United States District Court, D. Idaho
MICHAEL ALLEN, an individual; CAMP BENCH HOLDINGS, LLC, an Idaho limited liability company; CAMP RIVER HOLDINGS, LLC, an Idaho limited liability company; and CAMPBELL FARMS, INC., an Idaho corporation, Plaintiffs,
NEIL CAMPBELL, an individual, and CAMPBELL CONTRACTING, LTD., a Nevada limited liability company, Defendants.
LYNN WINMILL U.S. DISTRICT COURT JUDGE
before the Court are Plaintiffs' Motion for Temporary
Restraining Order and Preliminary Injunction (Dkt. 6),
Plaintiffs' Motion to Remand and for attorney fees and
costs (Dkt. 9), and Plaintiffs' Motion to Expedite
Consideration of Motion to Remand (Dkt. 20). Having reviewed
the parties' briefing, as well as the record in this
case, the Court has determined that oral argument is
unnecessary. Accordingly, the Court enters the following
February 5, 2019 Defendants Neil Campbell and Campbell
Contracting, LTD submitted a Notice of Removal to the United
States District Court for the District of Idaho. Dkt. 1.
Defendants believe the Court has jurisdiction over this case
under 28 U.S.C. § 1332, because “it is a civil
action between citizens of different states and the matter in
controversy exceeds the sum or value of $75, 000.”
Id. at 3. In their Notice, Defendants assert
complete diversity: that Plaintiffs are all citizens of
Idaho, and Defendants all citizens of Nevada. Id.
Defendants' Notice does not clarify the basis for the
amount in controversy, but it is clear from the Complaint the
parties are disputing a settlement agreement worth in excess
of $75, 000. See Dkt. 1-1 at 4.
February 6, 2019, Plaintiffs moved to remand this case to
state court. See Dkt. 9. Plaintiffs argue that the
Court lacks jurisdiction over the case under § 1332
because the parties are not completely diverse. Dkt. 10 at 2.
Specifically, Plaintiffs argue that plaintiffs Camp Bench
Holdings, LLC and Camp River Holdings, LLC share citizenship
with Defendant Neil Campbell. Id. Plaintiffs'
Motion points out that Mr. Campbell is a citizen of Nevada
and a member of both LLCs. Id. Defendants do not
challenge Plaintiffs' characterization of Mr.
Campbell's Citizenship or his membership in the two LLCs
at issue. See Dkt. 19.
at any time before final judgment it appears that the
district court lacks subject matter jurisdiction, the case
shall be remanded.” 28 U.S.C. § 1447(c). If a
plaintiff files a civil action in state court, the defendant
may remove that action to a federal district court if the
district court has original jurisdiction over the matter. 28
U.S.C. § 1441(a). Removal statutes are strictly
construed against removal jurisdiction. Ritchey v. UpJohn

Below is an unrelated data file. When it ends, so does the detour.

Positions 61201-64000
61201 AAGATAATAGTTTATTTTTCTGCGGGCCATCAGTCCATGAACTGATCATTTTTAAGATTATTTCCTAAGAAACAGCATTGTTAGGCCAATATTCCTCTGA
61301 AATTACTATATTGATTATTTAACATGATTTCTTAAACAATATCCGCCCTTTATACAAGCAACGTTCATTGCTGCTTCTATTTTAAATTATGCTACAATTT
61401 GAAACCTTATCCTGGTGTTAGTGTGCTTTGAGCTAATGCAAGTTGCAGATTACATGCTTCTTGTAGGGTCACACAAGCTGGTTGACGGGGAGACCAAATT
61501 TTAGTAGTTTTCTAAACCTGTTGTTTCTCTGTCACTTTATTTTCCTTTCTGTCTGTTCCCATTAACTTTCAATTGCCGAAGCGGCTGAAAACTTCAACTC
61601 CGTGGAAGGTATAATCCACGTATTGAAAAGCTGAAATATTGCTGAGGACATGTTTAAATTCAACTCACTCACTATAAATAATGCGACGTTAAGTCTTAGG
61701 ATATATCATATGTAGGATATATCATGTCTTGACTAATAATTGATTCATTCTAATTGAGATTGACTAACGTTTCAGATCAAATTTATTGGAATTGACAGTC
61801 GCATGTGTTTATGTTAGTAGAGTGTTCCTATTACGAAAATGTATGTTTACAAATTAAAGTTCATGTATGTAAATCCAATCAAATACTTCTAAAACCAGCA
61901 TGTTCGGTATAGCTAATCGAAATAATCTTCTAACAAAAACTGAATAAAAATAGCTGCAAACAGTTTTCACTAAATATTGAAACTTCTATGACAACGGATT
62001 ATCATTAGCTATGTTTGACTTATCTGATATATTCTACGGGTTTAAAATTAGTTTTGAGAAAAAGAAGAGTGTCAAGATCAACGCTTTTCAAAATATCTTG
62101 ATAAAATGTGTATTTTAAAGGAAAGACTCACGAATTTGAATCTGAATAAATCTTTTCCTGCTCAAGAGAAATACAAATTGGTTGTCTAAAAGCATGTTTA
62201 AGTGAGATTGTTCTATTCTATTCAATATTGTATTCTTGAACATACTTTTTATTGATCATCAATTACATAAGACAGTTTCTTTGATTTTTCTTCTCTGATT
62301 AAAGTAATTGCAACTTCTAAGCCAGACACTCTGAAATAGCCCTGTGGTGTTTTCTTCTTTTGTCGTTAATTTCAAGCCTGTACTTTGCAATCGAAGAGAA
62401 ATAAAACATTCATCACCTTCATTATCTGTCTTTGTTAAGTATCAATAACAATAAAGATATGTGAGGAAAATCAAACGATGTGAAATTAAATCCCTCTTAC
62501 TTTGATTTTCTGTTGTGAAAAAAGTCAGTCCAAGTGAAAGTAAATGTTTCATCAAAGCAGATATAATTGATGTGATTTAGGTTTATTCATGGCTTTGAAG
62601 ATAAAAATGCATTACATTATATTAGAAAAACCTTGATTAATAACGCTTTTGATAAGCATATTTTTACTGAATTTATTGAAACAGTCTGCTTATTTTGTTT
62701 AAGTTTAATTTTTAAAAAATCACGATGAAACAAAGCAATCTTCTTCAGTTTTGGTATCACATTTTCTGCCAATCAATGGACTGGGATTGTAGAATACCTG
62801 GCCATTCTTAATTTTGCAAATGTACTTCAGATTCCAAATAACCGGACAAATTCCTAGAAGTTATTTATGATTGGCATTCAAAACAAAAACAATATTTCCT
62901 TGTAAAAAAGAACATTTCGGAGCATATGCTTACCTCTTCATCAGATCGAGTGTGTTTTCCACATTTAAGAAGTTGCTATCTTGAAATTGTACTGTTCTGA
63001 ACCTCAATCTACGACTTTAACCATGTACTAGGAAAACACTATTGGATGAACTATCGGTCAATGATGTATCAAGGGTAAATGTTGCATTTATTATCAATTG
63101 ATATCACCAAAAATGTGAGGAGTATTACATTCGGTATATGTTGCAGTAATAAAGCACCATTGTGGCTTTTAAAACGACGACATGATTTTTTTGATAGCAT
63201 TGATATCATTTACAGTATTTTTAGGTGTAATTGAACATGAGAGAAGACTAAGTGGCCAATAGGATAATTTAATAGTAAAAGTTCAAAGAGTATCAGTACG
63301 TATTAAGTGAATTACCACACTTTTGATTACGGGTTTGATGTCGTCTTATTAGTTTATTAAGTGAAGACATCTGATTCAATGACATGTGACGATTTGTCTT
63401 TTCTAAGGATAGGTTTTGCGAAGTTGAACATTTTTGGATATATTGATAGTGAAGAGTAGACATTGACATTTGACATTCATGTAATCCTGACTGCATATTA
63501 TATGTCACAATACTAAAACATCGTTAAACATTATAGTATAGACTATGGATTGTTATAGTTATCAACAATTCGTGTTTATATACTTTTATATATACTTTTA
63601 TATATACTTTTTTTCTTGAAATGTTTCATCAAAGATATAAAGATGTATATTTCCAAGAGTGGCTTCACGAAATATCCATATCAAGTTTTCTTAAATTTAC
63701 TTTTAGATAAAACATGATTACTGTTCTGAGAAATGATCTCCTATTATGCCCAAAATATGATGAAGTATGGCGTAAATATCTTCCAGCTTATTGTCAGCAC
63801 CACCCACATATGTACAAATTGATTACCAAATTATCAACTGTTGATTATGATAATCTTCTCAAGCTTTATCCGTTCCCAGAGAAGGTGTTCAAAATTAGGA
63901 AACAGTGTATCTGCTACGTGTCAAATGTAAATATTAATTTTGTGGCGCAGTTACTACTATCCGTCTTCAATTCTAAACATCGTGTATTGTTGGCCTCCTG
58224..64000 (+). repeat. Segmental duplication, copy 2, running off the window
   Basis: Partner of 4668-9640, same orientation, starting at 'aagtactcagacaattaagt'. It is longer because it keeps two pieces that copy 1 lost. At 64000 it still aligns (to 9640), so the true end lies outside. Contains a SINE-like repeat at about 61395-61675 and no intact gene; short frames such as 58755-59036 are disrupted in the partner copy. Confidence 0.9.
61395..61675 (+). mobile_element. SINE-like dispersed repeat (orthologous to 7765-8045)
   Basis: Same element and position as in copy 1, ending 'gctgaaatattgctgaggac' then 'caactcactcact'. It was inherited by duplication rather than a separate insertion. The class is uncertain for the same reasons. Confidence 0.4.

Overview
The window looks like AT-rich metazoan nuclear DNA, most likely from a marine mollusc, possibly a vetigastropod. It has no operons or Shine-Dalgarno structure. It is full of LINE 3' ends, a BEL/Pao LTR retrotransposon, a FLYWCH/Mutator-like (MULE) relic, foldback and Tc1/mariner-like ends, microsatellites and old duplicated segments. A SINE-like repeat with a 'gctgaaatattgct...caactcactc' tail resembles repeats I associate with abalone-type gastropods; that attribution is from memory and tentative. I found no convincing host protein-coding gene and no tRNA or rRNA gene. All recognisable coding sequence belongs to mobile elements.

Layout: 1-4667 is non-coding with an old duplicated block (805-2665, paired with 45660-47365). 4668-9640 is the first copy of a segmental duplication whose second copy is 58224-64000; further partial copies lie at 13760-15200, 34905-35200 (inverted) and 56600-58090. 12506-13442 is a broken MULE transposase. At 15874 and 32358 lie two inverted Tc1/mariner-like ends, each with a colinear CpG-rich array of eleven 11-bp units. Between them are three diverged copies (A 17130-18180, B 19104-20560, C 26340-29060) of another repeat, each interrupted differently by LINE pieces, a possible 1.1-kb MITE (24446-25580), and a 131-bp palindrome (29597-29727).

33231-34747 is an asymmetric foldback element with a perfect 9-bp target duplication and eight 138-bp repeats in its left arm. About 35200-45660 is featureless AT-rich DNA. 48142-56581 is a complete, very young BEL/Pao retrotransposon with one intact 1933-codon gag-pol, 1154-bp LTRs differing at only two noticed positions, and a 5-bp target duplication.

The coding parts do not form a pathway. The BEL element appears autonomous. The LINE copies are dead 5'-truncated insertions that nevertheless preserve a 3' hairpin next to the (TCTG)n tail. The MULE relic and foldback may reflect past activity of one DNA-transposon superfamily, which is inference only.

Drug Co., 139 F.3d 1313, 1317 (9th Cir.1998).
“Federal jurisdiction must be rejected if there is any
doubt as to the right of removal in the first
instance.” Gaus v. Miles, 980 F.2d 564, 566
(9th Cir.1992) (quoting Libhart v. Santa Monica Dairy
Co., 592 F.2d 1062, 1064 (9th Cir.1979)). The defendant
always has the burden of establishing that removal is proper.
Gaus, 980 F.2d at 566.
also ask the court for attorney's fees associated with
their Motion to Remand. An order remanding the case may
require payment of reasonable costs and actual expenses,
including attorney fees, incurred as a result of the removal.
28 U.S.C. § 1447(c). However, the language of Section
1447(c) is discretionary, and there is no automatic
entitlement to an award of attorney fees and costs.
Martin v. Franklin Cap. Corp., 546 U.S. 132, 136-37
(2005). The Supreme Court has articulated that the test for
awarding fees under § 1447(c) should recognize the
“desire to deter removals sought for the purpose of
prolonging litigation and increasing costs on the opposing
party, while not undermining ... [defendants'] right to
remove as a general matter, when the statutory criteria are
satisfied.” Martin, 546 U.S. at 140. Thus,
courts may award fees only when the removing party lacked
“an objectively reasonable basis” for removing
the action. Martin, 546 U.S. at 141. The Ninth
Circuit clarified that District Courts should look at the
“reasonableness of the attempted removal” when
determining whether to award attorney's fees. Lussier
v. Dollar Tree Stores, Inc., 518 F.3d 1062, 1065 (9th
The Court Lacks Jurisdiction under 28 U.S.C. §
to 28 U.S.C. § 1332, the Court has original jurisdiction
over cases in which the parties are completely diverse and
the amount in controversy exceeds $75, 000. A party's
citizenship is to be determined at the time the complaint was
filed and the removal effected. See Strotek Corp. v. Air.
Transp. Ass'n of Am., 300 F.3d 1129, 1131 (9th
Cir.2002). Although the amount in controversy in this case
exceeds the jurisdictional amount, the Court nevertheless
finds that it lacks subject matter jurisdiction due to the
incomplete diversity of the parties.
correctly point out that plaintiffs Camp Bench Holdings, LLC
and Camp River Holdings, LLC are citizens of Nevada as well
as citizens of Idaho. As limited liability companies, both
plaintiffs are “citizen[s] of every state of which its
owners/members are citizens.” Johnson v. Columbia
Props. Anchorage, LP, 437 F.3d 894, 899 (9th Cir. 2006).
Plaintiffs' Complaint spells out that Defendant Neil
Campbell is a “member of both Camp Bench and Camp
River.” Dkt. 1-1 at 4. The Complaint also identifies
Mr. Campbell as a citizen of Nevada. Id. at 3.
Therefore, Camp Bench Holdings, LLC, and Camp River Holdings,
LLC are both citizens of Nevada because of the membership of
Mr. Campbell. Because diversity jurisdiction under §
1332 requires complete diversity between plaintiffs and
defendants, and there is incomplete diversity here, the Court
lacks subject matter jurisdiction over this case.
The Court Will Award Plaintiffs Attorney's Fees Under ...